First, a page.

Environmental community groups from New York, New Jersey and Pennsylvania continue to band together and try to protect the Marcellus Shale watershed from natural gas drilling and hydraulic fracturing. The EPA has stated it will investigate how hydraulic fracturing impacts water supplies and water quality in New York State, yet the drilling moratorium ends this June. The shale is believed to hold some of the world’s largest deposits of natural gas, and those that want to mine this resource say it will reduce dependence on foreign oil and boost the economy. However, many have shown this statement to be false as the natural gas from the United States is being sold to foreign countries such as Norway and France.
Ninety percent of the New York City’s drinking water comes from ground zero of where various oil companies want to drill into the Marcellus Shale for natural gas. Environmental and public health costs are enormous for each well. Every time a well is drilled, the companies use an estimate of 5 to 9 million gallons of water. Each time a well is fractured, it’s another 5-9 million gallons of water; a well can be fractured multiple times. Up to 275 different toxic chemicals are used in the process and after the well is drilled, there are millions of gallons of industrial waste; it’s essentially radioactive water. 40-70% of this water stays underground. The hydro-fracturing process has no federal regulating body. Some of the companies involved are Halliburton, Chesapeake Energy, Fortuna, and Talisman Hess.
- My organization has been working on the issue for a few years to try to keep gas drilling from moving ahead.
- Right now there is a moratorium in place on the Delaware River Watershed. It took a year and a half to get that into place. Regulatory measures that are in place now for gas drilling are not doing their job.
- The bottom line is we’re facing an industry that wants to move ahead.
- The industry is very strong. There are international concerns.
- They’re backed by the government in many ways, they enjoy subsidies.
- This industry is going to move like heck to drill everyplace gas can be gotten.
- The Delaware River Watershed has its origins in the Catskill region of New York State.
- The east and west branches come together in Hancock, New York.
- 330 miles from Hancock to the Atlantic Ocean.
- The watershed is 13,000 square miles and includes four states. It’s overseen by an agency that was born out of water wars.
- Back in the 1950s, all the states were suing each other about who would get water for development.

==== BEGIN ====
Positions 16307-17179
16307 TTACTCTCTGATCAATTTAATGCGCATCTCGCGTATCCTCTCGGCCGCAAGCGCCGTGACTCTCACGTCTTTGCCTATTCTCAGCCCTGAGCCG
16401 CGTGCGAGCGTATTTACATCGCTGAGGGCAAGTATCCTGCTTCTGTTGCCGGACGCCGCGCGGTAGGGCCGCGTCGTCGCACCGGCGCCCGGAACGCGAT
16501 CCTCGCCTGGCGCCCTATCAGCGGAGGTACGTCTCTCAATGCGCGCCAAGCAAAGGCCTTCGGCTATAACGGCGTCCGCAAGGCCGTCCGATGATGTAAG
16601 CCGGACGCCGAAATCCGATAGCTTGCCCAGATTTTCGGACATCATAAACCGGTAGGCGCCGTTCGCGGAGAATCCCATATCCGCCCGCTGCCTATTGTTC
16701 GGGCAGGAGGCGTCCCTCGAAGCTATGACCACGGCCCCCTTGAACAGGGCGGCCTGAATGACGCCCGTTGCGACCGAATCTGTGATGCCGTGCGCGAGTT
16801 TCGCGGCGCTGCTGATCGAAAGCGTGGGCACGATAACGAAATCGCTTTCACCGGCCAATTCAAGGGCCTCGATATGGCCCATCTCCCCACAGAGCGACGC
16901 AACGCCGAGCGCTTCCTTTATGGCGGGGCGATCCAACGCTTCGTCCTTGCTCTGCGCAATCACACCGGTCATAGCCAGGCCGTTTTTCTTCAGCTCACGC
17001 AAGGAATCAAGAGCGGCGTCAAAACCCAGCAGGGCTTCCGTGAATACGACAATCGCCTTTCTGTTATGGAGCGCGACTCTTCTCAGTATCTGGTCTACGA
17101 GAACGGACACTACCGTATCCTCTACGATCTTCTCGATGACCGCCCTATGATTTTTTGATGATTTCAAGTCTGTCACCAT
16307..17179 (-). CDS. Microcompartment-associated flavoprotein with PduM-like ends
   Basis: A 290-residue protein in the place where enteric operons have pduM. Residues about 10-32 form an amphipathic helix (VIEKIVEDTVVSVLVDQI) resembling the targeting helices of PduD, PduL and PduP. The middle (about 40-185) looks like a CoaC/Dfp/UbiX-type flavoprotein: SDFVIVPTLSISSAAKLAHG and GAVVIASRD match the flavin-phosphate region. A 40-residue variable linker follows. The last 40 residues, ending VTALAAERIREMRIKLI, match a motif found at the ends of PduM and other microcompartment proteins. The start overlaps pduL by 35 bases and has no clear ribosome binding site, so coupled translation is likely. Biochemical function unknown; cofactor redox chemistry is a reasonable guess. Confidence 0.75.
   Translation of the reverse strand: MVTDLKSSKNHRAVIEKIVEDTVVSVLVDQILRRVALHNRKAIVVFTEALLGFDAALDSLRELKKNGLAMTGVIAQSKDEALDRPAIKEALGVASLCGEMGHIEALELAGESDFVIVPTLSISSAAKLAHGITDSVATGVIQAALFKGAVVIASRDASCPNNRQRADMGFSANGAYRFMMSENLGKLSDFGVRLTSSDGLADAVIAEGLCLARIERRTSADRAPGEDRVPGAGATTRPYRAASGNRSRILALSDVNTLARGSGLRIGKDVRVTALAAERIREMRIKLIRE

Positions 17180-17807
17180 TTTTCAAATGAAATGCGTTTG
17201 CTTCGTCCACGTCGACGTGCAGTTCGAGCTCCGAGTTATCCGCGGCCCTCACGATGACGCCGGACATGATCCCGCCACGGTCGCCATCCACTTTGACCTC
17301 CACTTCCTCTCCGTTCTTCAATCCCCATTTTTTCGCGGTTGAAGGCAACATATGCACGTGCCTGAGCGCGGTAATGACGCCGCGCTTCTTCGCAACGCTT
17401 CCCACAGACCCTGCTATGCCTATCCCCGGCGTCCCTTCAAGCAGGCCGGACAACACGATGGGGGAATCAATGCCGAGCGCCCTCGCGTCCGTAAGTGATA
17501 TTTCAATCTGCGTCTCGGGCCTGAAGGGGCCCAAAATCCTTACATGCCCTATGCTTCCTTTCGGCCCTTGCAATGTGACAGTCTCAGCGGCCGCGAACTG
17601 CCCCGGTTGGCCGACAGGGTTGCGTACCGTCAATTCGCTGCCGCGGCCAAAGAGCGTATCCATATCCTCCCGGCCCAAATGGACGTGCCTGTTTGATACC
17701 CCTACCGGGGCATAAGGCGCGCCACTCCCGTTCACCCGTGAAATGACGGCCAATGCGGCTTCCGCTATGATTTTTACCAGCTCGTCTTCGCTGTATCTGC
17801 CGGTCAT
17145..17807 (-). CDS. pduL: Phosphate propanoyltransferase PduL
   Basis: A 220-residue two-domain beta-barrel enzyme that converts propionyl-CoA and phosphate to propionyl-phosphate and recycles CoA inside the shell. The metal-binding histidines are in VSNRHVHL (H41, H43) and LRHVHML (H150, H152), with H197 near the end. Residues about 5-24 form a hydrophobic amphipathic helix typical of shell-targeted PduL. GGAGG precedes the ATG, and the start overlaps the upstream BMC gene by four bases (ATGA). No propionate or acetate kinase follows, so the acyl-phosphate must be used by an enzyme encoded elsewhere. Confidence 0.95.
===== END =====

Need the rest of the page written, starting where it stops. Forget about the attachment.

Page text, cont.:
- In 1961, there was a Supreme Court decree and compact and President Kennedy signed a document that began the Delaware River Basin Commission. As a result of this compact, a large part of the Delaware River goes to New York City.
- There have been regulations federally (by the Army Corps of Engineers) and regionally laid out by the Delaware River Basin Commission.
- New York moratorium on gas drilling is tied to late June when there is supposed to be a new draft of the Draft Supplemental Generic Environmental Impact Statement on high volume hydraulic fracturing.
- In order to crack the rock to get at the gas is intrinsically polluting and there’s no way out of that.
- The question of how to stop it is tied to the scientific analysis free from bias.
- Without that bottom-up movement, without that cry for government regulators, the industry would be moving ahead exactly as planned.
Guest – Tracy Carluccio, deputy director with Delaware Riverkeeper Network, a watershed-wide advocacy program. Delaware Riverkeeper Network takes a strong stance on regional and local issues that threaten water quality and the ecosystems of the Delaware River and its watershed. Delaware Riverkeeper Network is the only advocacy organization working throughout the entire Delaware River Watershed.
Late last month, a busload of farm workers from Florida joined members of the NYC Community Farmworker Alliance at Trader Joe’s Upper West Side store. Men and women who pick tomatoes under very harsh conditions demand to be treated more humanely and with improved farm labor wages. Our own Michael Ratner was at the demonstration, we hear some of his interviews.